The Government of Sierra Leone is also improving commercial dispute resolution by introducing a fast-track commercial court (which we found to be modern and well-equipped) which assesses business-related disputes on paper, doing away with a laborious preliminary investigation into the matters in dispute, and has an expedited listings and trial process. But there is still a long way to go to build a justice system international and domestic business can truly trust, hampered in part by the sheer lack of qualified personnel. The only qualified draftswoman, for example, who previously chaired the Law Reform Commission, is now the Solicitor-General, and the Government must rely on international assistance to draft legislation.
Improving criminal justice
By international metrics, Sierra Leone has considerably reduced corruption, nepotism and graft at all levels of society, through popular awareness campaigns and the creation of an Anti-Corruption Commission. Electoral reform has improved transparency, but the fact that no candidate has been disqualified since 2000 swings both ways. There is still some way to go: we witnessed several instances of ‘fines’ paid to the police for alleged traffic violations, and heard of disastrous public procurement schemes which nevertheless saw civil servants and managers ‘rewarded’ handsomely for their endeavours. One example is the ferry across the extraordinary Sierra Leone River estuary, from Lunghi International Airport to Freetown: the boat was bought for millions of dollars but required a three-year refit before it could be used.
Criminality of the common-and-garden variety is also decreasing, but Sierra Leone faces the perennial problems of prison overcrowding – the Pademba Road Prison was designed for 300 but holds up to 1300 – and poor-quality public prosecutors (likened by one experienced counsel to abolished British police courts). We heard of specific structural problems in the investigatory and bail procedures. Courts carry out preliminary investigations before charging which can last up to a year, and they demand the suspect has a local residence for bail. The majority of Freetowners are seasonal migrants who have no fixed address there, automatically making them ineligible for bail, and witnesses can simply disappear. NGOs provide temporary addresses for detainees and are campaigning to scrap preliminary investigations and peremptory remand.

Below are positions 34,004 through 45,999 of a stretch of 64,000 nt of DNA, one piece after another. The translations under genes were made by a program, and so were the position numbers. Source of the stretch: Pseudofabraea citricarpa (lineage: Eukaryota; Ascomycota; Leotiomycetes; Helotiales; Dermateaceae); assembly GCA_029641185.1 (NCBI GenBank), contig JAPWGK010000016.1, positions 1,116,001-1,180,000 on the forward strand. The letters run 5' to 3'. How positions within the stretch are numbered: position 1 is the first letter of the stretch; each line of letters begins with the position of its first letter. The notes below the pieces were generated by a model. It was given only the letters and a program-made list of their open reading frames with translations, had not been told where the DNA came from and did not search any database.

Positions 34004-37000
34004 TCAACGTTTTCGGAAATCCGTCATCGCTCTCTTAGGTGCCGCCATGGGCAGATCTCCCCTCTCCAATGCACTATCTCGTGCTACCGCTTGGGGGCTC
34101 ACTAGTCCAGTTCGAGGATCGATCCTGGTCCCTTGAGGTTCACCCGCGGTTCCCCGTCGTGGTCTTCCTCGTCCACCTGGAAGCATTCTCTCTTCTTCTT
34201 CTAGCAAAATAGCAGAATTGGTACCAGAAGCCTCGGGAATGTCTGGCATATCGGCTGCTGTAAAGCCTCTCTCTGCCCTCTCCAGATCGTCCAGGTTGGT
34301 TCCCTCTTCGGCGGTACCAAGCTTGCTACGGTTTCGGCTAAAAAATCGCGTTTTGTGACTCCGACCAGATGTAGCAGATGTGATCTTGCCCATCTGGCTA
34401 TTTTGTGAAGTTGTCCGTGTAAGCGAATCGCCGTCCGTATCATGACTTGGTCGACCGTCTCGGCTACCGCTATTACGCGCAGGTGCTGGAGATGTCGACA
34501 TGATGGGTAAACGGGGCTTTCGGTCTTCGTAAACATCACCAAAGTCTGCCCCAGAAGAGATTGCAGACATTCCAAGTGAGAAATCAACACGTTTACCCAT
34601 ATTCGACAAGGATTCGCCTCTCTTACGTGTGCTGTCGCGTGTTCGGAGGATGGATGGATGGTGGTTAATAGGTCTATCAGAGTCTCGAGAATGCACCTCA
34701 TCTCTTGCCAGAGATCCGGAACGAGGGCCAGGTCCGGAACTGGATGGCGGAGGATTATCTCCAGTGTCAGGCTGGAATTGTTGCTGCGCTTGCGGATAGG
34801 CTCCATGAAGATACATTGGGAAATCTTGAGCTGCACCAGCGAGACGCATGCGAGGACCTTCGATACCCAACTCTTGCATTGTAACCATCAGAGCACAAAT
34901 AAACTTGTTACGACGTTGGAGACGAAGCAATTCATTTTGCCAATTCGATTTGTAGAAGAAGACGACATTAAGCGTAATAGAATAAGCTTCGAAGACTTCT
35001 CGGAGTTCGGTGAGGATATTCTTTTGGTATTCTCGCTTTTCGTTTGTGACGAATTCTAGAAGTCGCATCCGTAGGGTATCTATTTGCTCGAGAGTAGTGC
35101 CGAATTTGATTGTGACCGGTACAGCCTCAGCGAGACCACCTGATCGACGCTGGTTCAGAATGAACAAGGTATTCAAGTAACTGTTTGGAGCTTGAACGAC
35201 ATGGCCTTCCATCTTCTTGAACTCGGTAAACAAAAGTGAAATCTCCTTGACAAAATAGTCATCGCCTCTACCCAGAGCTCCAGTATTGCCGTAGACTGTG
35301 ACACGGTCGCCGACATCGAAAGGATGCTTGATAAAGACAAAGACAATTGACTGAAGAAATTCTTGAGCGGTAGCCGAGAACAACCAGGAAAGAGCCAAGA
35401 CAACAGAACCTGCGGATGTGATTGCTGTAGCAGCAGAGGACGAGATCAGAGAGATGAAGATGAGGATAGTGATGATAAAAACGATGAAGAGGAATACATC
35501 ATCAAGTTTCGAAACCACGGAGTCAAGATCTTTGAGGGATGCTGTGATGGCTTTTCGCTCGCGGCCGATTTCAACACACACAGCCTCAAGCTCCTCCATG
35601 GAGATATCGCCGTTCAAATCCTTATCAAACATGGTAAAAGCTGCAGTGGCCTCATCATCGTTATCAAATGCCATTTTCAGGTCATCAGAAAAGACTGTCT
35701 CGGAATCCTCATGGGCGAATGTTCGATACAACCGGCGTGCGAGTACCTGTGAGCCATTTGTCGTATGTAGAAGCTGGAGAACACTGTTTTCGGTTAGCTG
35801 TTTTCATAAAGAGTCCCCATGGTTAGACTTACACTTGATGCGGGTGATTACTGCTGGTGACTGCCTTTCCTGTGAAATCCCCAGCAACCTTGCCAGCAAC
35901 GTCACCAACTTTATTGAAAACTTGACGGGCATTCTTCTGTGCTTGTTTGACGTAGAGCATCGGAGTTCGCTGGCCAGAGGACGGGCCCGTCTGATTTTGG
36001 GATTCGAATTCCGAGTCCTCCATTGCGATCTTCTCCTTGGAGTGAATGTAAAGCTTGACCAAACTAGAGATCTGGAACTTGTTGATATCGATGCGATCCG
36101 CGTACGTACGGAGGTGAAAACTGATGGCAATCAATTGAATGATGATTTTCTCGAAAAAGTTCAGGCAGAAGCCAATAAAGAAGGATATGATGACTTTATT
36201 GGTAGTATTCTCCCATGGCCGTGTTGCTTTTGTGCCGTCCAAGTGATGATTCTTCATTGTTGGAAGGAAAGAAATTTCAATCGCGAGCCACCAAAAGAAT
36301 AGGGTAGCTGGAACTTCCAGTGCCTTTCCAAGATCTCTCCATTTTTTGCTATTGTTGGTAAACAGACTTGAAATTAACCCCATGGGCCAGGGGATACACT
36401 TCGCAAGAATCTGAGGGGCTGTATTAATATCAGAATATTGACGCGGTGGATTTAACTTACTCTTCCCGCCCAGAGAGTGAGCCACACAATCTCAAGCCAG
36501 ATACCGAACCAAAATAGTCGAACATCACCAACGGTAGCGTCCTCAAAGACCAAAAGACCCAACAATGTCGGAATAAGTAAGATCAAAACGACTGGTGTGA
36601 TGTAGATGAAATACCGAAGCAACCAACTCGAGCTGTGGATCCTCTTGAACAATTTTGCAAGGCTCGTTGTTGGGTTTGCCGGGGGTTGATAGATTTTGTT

Outside of Freetown, access to formal justice is considerably harder. Lack of resources like cash or trained lawyers means that a system of informal justice has been created, which has flourished since the end of the Civil War and has been aided by a Legal Aid Bill passed by Parliament and awaiting Presidential assent. Community activists called ‘paralegals’ receive basic training in the formal law, and they provide grassroots legal advice and ADR. We ran training for paralegals in Freetown, Makeni and Bo, giving guidance on public speaking, human rights (and specifically the rights of women and of prisoners) and mediation, the last provided by Tim Harry of Maitland Chambers. Twice we held a tripartite negotiation exercise between a fictional mining company, residents’ association and government that saw enthusiastic participation from paralegals and from the Solicitor-General and senior law officers.
Paralegals provide an invaluable service at very little cost, most of which is met from overseas donors and our own Department for International Development. Although there was reluctant acceptance by the legal hierarchy initially (it took eight attempts and considerable foreign assistance for the Legal Aid Bill to be passed) all those we spoke to praised their work profusely, especially as the quality of the paralegals’ services has improved markedly. Community justice groups also campaign for access to health and education, and an improvement in local environmental conditions especially when extractive industries cause unacceptable pollution and damage or renege on their promises to improve infrastructure and community assets.
From a legal perspective, the main problem faced in administering justice in Sierra Leone is the sheer gap between what is needed and the resources readily available. As money and knowledge flow in, Salone will move away from ‘Belgian’ justice (most cars in Sierra Leone are second-hand imports from Antwerp) and towards a sustained, autonomous legal system that uniquely blends national law with customary and regional variations, and is fit for the country’s white-sand beaches and lush mangroves.
Peter Smith is a barrister in London